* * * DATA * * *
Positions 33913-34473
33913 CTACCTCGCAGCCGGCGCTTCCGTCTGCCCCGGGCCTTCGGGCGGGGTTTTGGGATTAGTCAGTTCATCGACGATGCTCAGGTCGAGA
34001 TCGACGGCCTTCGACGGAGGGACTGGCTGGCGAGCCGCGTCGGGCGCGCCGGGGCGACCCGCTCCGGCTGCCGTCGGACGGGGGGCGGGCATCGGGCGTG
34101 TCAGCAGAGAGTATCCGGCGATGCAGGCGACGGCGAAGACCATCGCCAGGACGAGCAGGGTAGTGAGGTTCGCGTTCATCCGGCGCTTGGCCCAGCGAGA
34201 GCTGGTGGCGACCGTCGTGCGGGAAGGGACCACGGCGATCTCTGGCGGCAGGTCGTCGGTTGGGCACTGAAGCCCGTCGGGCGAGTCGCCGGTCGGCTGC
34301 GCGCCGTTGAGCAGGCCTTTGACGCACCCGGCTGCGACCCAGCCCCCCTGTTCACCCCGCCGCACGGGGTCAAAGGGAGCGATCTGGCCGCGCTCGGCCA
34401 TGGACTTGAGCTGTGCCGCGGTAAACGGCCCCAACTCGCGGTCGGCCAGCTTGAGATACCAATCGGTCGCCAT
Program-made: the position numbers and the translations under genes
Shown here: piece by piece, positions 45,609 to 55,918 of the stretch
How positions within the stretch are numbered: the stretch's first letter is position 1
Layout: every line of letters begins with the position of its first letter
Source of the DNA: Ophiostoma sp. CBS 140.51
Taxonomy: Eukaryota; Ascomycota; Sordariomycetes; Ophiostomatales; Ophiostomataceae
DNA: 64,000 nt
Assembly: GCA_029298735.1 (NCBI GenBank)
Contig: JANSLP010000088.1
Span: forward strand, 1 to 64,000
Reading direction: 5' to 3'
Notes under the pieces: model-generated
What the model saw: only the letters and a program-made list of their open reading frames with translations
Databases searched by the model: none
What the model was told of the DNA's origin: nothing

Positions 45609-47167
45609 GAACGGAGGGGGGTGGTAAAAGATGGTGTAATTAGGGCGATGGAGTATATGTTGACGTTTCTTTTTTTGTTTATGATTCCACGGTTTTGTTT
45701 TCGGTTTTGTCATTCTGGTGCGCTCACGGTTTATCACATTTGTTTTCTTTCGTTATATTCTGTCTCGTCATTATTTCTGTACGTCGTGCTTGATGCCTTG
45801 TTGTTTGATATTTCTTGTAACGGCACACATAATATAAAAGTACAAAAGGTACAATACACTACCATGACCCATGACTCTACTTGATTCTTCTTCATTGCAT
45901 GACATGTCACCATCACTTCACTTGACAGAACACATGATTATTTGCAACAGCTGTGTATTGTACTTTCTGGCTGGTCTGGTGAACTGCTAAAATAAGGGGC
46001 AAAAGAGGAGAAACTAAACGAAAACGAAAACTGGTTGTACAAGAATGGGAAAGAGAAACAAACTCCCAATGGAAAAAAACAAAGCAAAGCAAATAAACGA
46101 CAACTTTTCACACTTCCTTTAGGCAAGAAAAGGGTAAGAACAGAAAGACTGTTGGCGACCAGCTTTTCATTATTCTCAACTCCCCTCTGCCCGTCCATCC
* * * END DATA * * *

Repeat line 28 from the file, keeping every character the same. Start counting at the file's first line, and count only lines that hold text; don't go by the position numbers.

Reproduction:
46001 AAAAGAGGAGAAACTAAACGAAAACGAAAACTGGTTGTACAAGAATGGGAAAGAGAAACAAACTCCCAATGGAAAAAAACAAAGCAAAGCAAATAAACGA